After Git for Windows installation is completed,

2. Now you need to install Post-Git to be able to use Git from PowerShell.

While all instructions are there on the posh-git GitHub website, below are detailed step by step instructions for easier navigation through all the steps:

Open PowerShell as administrator.

Set Execution Policy to RemoteSigned so Posh-Git can be safely downloaded. Basically  RemoteSigned execution policy protects from running unsigned PowerShell scripts downloaded from the internet.


Now download and install posh-git. Run the below command.

PowerShellGet\Install-Module posh-git -Scope CurrentUser -AllowPrerelease -Force

This may give a AllowPrerelease parameter is not recognized error as below:

PowerShell PostGit install command

If the AllowPrerelease parameter is not recognized, update your version of PowerShellGet to >= 1.6 e.g. #

Install-Module PowerShellGet -Scope CurrentUser -Force -AllowClobber


Once again run the command to get Posh-Git as below.

Install Posh-Git

3. After you have installed posh-git, you need to configure your PowerShell session to use the posh-git module. 

The first step is to import the module into your PowerShell session which will enable git tab completion. You can do this with the command:

Import-Module posh-git

This will  manually execute the Import-Module command every time you open a new PowerShell prompt. It’s better if posh-git to be available in all PowerShell hosts (console, ISE, etc).

For that purpose, execute 

Add-PoshGitToProfile -AllHosts.

This will add a line containing Import-Module posh-git to the file $profile.CurrentUserAllHosts.


Check the entry to import module exists powershell profile script by executing the below command in power shell:


4. Check Git Version in Power Shell :

PowerShell GitVersion

Now , Git can be used with Power Shell and Posh-Git. A project can be created and GitHub can be used as a remote repository. It can be used with Git Bash as well, however it is recommended to keep the Posh-Git as primary CLI and Git-Bash can be the secondary CLI.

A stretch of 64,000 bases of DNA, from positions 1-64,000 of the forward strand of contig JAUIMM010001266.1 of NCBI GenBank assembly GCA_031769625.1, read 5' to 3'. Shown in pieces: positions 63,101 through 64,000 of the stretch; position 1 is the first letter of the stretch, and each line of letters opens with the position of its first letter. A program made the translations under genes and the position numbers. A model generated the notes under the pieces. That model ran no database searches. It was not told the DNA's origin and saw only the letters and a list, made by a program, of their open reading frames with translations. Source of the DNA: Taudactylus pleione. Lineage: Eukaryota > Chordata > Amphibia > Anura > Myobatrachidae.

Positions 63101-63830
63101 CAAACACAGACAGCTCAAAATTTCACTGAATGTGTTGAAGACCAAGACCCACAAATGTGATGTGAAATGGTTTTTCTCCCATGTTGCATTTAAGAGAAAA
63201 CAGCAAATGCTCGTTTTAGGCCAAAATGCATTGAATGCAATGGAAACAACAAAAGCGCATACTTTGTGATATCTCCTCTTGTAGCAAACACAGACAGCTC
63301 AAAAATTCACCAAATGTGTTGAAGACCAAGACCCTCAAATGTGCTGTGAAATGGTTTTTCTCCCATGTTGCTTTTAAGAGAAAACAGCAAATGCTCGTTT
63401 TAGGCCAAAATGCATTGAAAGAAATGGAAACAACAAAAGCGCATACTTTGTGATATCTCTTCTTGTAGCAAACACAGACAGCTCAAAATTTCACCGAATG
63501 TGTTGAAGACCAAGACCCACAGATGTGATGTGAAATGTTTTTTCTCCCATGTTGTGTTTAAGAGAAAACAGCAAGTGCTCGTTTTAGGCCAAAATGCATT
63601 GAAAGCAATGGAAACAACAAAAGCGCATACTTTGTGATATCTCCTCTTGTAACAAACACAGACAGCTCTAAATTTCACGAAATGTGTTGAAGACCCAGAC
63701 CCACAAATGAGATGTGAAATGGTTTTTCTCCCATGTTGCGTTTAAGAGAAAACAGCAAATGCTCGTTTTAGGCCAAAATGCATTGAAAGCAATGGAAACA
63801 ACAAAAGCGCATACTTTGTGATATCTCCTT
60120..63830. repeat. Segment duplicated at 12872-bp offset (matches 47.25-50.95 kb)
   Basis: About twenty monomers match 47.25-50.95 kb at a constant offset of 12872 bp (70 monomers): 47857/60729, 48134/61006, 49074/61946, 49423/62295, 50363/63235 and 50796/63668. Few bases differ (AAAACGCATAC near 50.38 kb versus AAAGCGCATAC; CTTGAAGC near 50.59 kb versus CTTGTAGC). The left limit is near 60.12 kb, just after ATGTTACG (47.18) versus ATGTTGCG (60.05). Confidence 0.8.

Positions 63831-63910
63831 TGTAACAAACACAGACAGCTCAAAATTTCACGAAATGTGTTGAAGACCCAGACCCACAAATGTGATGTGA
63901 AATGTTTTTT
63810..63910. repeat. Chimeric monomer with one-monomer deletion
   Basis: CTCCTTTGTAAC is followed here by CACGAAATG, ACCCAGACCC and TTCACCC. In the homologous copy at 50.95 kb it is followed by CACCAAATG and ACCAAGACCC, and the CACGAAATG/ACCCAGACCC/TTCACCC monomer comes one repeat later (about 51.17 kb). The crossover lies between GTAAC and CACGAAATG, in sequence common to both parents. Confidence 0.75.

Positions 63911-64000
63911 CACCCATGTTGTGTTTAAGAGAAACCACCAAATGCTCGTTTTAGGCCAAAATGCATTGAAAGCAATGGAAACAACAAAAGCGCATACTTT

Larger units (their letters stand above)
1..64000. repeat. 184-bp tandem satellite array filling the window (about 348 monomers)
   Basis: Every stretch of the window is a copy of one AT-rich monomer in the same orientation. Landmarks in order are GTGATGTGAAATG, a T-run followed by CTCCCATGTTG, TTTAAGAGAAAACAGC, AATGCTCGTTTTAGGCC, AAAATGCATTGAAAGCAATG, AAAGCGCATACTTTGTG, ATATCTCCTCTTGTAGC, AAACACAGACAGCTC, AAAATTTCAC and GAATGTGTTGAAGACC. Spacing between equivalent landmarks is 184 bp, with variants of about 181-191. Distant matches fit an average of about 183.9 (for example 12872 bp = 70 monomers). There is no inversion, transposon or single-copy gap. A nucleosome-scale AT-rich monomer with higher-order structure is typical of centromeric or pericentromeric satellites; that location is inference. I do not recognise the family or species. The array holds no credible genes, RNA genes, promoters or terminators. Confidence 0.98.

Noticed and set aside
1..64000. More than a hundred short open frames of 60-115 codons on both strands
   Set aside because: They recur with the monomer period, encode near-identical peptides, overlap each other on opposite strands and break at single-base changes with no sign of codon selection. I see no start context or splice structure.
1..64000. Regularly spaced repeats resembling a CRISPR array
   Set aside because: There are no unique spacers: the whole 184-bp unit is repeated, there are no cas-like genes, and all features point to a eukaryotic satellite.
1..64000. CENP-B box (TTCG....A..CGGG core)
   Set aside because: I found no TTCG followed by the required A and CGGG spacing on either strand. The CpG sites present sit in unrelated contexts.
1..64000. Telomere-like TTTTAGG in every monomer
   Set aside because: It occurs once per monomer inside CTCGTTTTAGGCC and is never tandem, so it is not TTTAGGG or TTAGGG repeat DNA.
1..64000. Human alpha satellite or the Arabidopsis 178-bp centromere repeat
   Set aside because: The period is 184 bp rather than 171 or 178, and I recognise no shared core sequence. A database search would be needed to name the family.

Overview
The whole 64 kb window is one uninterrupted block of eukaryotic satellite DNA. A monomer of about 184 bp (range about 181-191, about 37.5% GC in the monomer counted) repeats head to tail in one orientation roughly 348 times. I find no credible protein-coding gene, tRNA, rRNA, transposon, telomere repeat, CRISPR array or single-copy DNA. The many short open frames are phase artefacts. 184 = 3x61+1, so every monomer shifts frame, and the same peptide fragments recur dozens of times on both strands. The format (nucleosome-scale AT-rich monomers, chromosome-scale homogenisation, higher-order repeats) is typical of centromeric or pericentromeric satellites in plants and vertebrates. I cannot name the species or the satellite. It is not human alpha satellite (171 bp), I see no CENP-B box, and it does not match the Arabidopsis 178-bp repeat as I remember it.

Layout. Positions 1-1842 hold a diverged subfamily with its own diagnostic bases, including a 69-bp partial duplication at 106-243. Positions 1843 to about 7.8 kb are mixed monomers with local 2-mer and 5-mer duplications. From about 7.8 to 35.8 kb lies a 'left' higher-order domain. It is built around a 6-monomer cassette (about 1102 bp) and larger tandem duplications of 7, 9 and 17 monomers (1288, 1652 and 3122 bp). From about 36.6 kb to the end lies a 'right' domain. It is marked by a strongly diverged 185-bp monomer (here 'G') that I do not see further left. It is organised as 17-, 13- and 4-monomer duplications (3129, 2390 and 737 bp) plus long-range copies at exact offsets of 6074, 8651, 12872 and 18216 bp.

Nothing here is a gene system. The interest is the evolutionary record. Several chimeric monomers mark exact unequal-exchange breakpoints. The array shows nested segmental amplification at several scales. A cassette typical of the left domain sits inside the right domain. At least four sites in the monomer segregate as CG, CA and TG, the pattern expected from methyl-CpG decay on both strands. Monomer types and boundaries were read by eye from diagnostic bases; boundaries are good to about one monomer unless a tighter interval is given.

To illustrate one example how Posh-Git and Git Bash command line interfaces compare, and why Posh-Git is considered better- see below diagram where for a ‘test’ Git project how the ‘master’ branch shows up where two files have been added to the branch. Posh-Git clearly displays the 2 files added.

The Git websites cover many of the Git commands to set up initial projects very well. Learning the Git commands at the Git website and using other online tools will help in becoming further very comfortable with Git.

Continuous Integration : the Value Proposition

The topic of Continuous Integration  has gained a lot of ground in the past few years in the Software Development world – several high quality tools have emerged . Some companies have adopted it as integral part of SDLC methodology. Some I think are still trying to understand it , however a lot have not yet just made it their daily practice due to either lack of tools within the company or lack of a process. I have worked in this industry for more than 20 years and there are several reasons why I think CI adds immense value to software development process to make it efficient and productive. After going through many sucessful and some unsuccessful projects , here is how I conclude CI brings in value:

1 ) Bugs are detected on a daily / regular basis and remedied right away by integrating code checked in by different developers into Source Control . Continuous Integration works by kicking off a build process on your build server based on check-ins made by the team . CI tools give you the option to build as a check-in is made or at a certain frequency or at a certain time etc. So you get to control how you go about it. If a Build is required to be done as a check-in is done by a developer , right away bugs / integration problems get detected – they are remedied as you go along daily, reducing many integration hassles and mitigating risks earlier.